Home Depot Beats Estimates and Dow Looks to Snap Losing Streak

Home Depot Beats Estimates and Dow Looks to Snap Losing Streak

Although we don't believe in timing the market or panicking over daily movements, we do like to keep an eye on market changes -- just in case they're material to our investing thesis.

The Dow Jones Industrial Average is trying to end its four-session losing streak and has bounced back a bit today, up 34 points, or 0.22%, as of 2:45 p.m. EDT. Last week's pullback of 2.2% also revealed some weakness in retail stocks. Last Wednesday Macy's second-quarter results missed estimates on earnings per share and revenue. The next day Wal-Mart also missed estimates on EPS and sales, and both companies lowered their earnings guidance for the year. Fortunately for investors looking to start this week off on the right foot, Best Buy and Home Depot stepped up to the plate.

In fact, Home Depot pretty much hit a home run. The company reported a 17.2% increase in net earnings to $1.24 per share, easily beating estimates. Its comparable-store sales in the U.S. surged 11.4%, helping to post a sales gain of 9.5%. To top it all off, Home Depot then raised guidance for the rest of the year.

Home Depot looks poised to continue recording impressive sales as the housing market rebounds. The company finds itself in a sweet timing spot, as most do-it-yourself home improvement takes place when homes surpass 25 years in age -- and nearly 70% of the market has now surpassed that. Yet the earnings beat and improving outlook failed to impress investors today, and Home Depot is one of only a handful of Dow components trading in the red today, down 0.6%.

Best Buy's stock price has soared this year, up more than 170% year to date. It's hoping to keep that momentum going today, announcing its first profitable quarter in a year and crushing earnings estimates. Excluding items, Best Buy's EPS came in at $0.32, far ahead of the estimated $0.12 per share. Revenue of $9.3 billion beat estimates still declined from last year. Investors have cheered the news, bidding the stock up 12% today.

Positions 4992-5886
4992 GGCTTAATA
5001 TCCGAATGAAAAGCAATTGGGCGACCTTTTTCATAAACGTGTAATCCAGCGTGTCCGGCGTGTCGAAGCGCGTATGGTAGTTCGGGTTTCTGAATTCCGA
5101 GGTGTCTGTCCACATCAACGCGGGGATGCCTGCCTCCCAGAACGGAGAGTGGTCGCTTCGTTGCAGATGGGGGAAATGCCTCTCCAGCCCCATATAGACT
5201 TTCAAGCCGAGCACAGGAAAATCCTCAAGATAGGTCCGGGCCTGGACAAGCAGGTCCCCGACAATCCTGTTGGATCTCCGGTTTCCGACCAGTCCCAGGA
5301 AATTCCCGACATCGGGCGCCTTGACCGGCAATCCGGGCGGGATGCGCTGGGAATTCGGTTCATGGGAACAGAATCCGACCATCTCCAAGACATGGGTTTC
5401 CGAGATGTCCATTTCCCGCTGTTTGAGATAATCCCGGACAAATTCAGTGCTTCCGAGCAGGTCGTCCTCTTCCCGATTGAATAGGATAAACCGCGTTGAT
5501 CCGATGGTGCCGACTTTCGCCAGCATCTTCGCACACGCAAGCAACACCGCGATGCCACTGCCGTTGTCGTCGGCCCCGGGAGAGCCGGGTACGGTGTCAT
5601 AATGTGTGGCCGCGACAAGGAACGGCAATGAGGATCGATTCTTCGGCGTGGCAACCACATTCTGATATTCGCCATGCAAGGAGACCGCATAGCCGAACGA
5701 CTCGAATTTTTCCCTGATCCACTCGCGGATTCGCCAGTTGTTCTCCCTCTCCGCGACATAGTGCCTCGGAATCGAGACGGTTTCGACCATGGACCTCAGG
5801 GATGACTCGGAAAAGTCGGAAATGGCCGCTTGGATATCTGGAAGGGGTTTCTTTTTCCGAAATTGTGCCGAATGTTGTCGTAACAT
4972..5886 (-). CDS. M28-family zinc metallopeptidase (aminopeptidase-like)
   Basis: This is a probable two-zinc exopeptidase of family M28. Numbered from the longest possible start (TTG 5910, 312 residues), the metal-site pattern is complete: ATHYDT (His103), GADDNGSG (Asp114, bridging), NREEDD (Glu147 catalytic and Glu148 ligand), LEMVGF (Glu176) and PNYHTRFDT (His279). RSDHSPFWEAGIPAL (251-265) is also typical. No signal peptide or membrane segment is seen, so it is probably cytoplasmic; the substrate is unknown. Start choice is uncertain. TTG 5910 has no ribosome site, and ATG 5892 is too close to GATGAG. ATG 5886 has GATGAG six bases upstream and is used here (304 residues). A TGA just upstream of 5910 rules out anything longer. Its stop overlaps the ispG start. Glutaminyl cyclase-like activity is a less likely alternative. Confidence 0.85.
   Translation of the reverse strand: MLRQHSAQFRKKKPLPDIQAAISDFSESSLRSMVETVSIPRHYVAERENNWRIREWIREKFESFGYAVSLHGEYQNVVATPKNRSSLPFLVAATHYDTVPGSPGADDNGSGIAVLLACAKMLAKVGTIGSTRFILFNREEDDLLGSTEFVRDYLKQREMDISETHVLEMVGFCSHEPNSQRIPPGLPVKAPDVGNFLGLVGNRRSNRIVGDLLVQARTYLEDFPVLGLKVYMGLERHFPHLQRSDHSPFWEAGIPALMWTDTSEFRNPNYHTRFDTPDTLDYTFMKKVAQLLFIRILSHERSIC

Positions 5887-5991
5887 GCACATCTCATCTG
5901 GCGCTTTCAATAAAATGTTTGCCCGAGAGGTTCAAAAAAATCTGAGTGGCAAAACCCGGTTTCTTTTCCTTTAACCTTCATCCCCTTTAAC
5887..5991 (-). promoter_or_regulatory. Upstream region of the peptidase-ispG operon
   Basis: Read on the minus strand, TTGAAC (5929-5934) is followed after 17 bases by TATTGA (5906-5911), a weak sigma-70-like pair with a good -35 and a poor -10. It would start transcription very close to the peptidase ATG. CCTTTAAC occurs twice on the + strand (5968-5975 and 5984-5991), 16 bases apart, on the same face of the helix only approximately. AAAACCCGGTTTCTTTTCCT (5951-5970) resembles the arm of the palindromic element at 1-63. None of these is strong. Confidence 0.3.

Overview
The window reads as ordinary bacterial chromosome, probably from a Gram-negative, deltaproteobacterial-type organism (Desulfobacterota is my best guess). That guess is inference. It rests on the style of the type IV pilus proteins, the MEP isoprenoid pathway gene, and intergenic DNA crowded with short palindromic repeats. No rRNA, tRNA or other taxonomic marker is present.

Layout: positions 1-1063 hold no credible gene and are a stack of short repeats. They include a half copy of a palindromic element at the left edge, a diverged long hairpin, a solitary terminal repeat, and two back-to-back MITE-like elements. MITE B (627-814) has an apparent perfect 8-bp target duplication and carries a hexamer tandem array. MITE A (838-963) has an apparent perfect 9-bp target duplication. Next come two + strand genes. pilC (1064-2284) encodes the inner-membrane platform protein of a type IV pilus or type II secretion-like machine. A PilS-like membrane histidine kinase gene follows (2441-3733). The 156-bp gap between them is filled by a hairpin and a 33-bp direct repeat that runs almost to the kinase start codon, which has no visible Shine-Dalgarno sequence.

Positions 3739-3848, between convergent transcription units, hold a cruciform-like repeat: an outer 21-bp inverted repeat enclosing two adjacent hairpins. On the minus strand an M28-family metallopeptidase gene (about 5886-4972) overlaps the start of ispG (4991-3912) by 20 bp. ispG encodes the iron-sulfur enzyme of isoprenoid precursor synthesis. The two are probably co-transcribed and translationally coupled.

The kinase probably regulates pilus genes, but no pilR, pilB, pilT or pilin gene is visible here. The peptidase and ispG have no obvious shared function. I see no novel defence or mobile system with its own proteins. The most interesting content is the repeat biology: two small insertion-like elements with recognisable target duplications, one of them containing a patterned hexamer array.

Call me crazy, but I haven't jumped on the Best Buy bandwagon yet. The company's better-than-expected earnings owe largely to cost-cutting measures, rather than impressive revenue growth. That's not a terrible thing, but it still gives bears reason to believe Amazon is putting a lid on Best Buy's revenue growth. Long-term risks still threaten Best Buy's business model, and the company must stand up to Amazon by reversing its revenue decline and improving its online-shopping position.

Also outside of the Dow, Ford is up 1.2%, and General Motors has climbed 0.7%. The American automakers have had a rough couple of weeks as they take a break from their respective year-to-date stock gains of 25% and 20%.

The full-size pickup segment is the most profitable, and it's extremely important to the two rival automakers. And as the summer heats, up so have sales. Investors must watch to see whether Ford increases incentives on its older F-150 to keep up with GM's redesigned Silverado. This will have a direct impact on third-quarter profit.

Retail stocks have been hit or miss in recent earnings reports, while the retail space is in the midst of the biggest paradigm shift since mail order took off at the turn of last century. Only the most forward-looking and capable companies will survive, and they'll handsomely reward those investors who understand the landscape. You can read about the "3 Companies Ready to Rule Retail" in The Motley Fool's special report. Uncovering these top picks is free today; just click here to read more.

The article Home Depot Beats Estimates and Dow Looks to Snap Losing Streak originally appeared on Fool.com.

Fool contributor Daniel Miller owns shares of Ford and General Motors. The Motley Fool recommends Ford, General Motors, and Home Depot. The Motley Fool owns shares of Ford. Try any of our Foolish newsletter services free for 30 days. We Fools may not all hold the same opinions, but we all believe that considering a diverse range of insights makes us better investors. The Motley Fool has a disclosure policy.

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